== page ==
Kevin D. McVeigh - Macquarie Research

Super. And then, the only other comment, it looks like you scaled up the buyback in Q4, was that just a function of getting to kind of annual targets, or how should we think about the buyback in 2013?

M. Keith Waddell

So if you look at our operating cash flow for the full year of 2013, between buybacks, dividends, capital expenditures and the small acquisitions that we did, we spent 100% of our cash flow, which is what we've been saying, for many years, is our plan.

Operator

Your next question comes from the line Randy Reece with Avondale Partners.

Randle G. Reece - Avondale Partners, LLC, Research Division

I was wondering, if you looked at your permanent placement personnel capacity versus the demand levels, how closely are you managing headcount to activity?

M. Keith Waddell

Well, while we are managing it closely to activity, we are leaving a capacity buffer there. So just as you look at all of 2012 revenues versus headcount, you'll see our headcount growth lagged by a few percentage points. Revenue growth, I would think that for 2013, a similar pattern would repeat, i.e. while we will closely manage it, we do have some capacity to grow revenues a little more than headcount.

Randle G. Reece - Avondale Partners, LLC, Research Division

Okay. What was the stock comp number in the quarter?

M. Keith Waddell

Stock comp was $10.6 million.

Randle G. Reece - Avondale Partners, LLC, Research Division

So, that means that, if I take depreciation and stock comp out of SG&A, everything else that's left, grew 2% year-over-year, when you managed much stronger growth in revenue and gross profit. That's really powerful leverage. But you say you still have some capacity, you're not really running totally lean.

M. Keith Waddell

Well, and to capacity is not only with our field staffing professionals, it's with our field administrative professionals, branch managers and above, as well as our back office and headquarters cost. And so we believe we can continue to leverage our field administrative infrastructure, as well as our corporate and back-office infrastructure, such that we will get leverage from them, separate and apart from, the leverage we get from our staffing professionals that sell and recruit.

Randle G. Reece - Avondale Partners, LLC, Research Division

Okay. Do you have the working capital change number for the fourth quarter or for the year? Either one would help.

M. Keith Waddell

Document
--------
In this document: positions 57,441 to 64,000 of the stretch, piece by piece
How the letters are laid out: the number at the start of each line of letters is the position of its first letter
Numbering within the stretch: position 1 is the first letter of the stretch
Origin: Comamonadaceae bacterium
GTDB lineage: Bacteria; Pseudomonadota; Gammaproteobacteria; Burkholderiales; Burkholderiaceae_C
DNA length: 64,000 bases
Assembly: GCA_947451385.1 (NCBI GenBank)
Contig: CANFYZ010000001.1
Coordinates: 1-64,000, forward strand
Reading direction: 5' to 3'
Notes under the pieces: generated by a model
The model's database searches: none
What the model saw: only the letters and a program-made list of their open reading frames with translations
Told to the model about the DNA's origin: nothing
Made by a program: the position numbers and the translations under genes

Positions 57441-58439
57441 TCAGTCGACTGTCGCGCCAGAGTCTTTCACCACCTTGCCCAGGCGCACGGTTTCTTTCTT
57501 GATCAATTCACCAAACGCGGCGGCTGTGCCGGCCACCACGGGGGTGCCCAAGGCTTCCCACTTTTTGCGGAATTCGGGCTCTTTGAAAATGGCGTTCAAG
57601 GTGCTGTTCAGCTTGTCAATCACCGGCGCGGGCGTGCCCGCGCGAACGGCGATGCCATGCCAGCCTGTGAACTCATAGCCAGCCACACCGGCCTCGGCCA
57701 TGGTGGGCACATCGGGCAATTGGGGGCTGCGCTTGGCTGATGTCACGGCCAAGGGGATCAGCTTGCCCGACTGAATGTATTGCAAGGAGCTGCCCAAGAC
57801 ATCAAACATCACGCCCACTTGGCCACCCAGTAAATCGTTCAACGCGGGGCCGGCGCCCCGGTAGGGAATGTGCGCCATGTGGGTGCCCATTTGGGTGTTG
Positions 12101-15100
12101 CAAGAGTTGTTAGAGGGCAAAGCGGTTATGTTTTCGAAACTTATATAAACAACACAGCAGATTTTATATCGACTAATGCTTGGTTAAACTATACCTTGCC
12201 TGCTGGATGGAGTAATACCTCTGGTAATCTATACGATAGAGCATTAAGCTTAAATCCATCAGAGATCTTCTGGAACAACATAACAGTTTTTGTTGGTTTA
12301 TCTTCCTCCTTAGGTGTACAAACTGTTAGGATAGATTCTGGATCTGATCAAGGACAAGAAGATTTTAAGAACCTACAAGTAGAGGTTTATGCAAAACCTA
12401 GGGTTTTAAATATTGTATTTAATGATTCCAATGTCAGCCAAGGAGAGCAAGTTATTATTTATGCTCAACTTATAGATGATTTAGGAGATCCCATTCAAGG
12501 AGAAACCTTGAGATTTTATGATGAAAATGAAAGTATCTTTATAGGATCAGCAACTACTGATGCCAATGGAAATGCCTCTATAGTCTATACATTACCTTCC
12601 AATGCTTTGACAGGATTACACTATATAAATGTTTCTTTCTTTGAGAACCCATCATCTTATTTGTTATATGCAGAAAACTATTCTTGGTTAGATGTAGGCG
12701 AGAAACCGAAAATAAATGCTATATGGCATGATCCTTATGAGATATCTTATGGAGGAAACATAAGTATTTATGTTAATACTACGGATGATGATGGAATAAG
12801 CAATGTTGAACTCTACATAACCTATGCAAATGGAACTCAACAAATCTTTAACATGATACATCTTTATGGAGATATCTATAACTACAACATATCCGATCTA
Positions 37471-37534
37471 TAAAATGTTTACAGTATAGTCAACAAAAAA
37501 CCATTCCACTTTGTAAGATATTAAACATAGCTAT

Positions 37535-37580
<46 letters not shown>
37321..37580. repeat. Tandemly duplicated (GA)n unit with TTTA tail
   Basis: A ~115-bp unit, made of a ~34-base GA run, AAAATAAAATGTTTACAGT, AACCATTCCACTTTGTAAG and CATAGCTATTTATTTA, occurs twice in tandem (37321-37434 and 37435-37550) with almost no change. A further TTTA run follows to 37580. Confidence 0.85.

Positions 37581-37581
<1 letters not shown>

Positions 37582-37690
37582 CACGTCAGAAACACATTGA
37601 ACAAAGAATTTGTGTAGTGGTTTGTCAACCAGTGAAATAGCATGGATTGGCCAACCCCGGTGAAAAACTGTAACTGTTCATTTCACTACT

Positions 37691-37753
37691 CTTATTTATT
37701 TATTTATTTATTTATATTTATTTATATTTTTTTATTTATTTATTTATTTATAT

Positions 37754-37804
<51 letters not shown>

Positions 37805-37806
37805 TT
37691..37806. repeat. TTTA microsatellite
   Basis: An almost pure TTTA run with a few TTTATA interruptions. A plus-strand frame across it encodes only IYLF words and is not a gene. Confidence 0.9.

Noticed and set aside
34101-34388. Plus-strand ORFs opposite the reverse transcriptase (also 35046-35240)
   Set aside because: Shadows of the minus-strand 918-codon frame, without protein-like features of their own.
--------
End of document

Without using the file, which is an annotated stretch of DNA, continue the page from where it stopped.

I don’t have it off the top of my head, Randy. We clearly will have our full balance sheet soon with the K. We'll give you some of the working capital elements in the detail, supplemental schedule in the press release.

Operator

Our last question comes from the line of John Healey with Northcoast Research.

John M. Healy - Northcoast Research

Just wanted to ask a bigger picture question. Early in the call, you talked about your exposure in the Tech vertical. And as large as that vertical is for the market, and how big it is relative to you guys, there's clearly an opportunity there. And I know historically, you guys have kind of built your business internally, and the focused on the culture of Robert Half, but I was curious to know, if you guys are more willing and more open to maybe an acquisition, to kind of beef up your presence on the IT side. Is that something that you guys have on the table, or not necessarily on the table, but is that something that you guys are interested, or maybe would look at, maybe in 2013?

M. Keith Waddell

Well, I think the fact that we just did a small acquisition in the IT space in the SharePoint area would, in part, answer the question that, yes, we are more willing to increase our exposure through acquisition. But it's more likely to be a series of smaller deals, where we're more comfortable that we can integrate the cultures than it would be a larger deal, where that'd be more difficult.

John M. Healy - Northcoast Research

And that would also be on the temp side of things, not necessarily just to build it through to Protiviti consulting side of things, correct?

M. Keith Waddell

That's right, and to be clear, the acquisition we did will benefit both the staffing side and Protiviti. Where we -- we're active in SharePoint in both sides.

John M. Healy - Northcoast Research

Okay. That's helpful. And one housekeeping question. With the year coming to a close, is there a way you could give us just some color on the next year of business today, in terms of, if you looked at maybe small customers and maybe midsized customers of 50 to couple hundred employees, and then maybe Fortune 500 customers. What percentage of your business you'd put in each of those buckets?

M. Keith Waddell

Well, while we've never disclosed precise percentages, the overwhelming majority of our business remains with non-FORTUNE 1000 firms. We've talked about our sweet spot, is 75 to 100 employees, that remains our sweet spot. We do, do business with larger firms below the FORTUNE 1000, but that said, we continue to be primarily focused, and our revenues are primarily generated from non-FORTUNE 1000 firms. Sweet spot, 75 to 100 employees.

Harold Max Messmer

That was our last question. Keith and I would like to thank everyone, again, for joining us on today's call.

Operator

This concludes today's teleconference. If you missed any part of the call, it will be archived in audio format in the Investor Center of Robert Half International's website at www.rhi.com. You can also dial the conference call replay, dial-in details and conference ID are contained in the company's press release issued earlier today.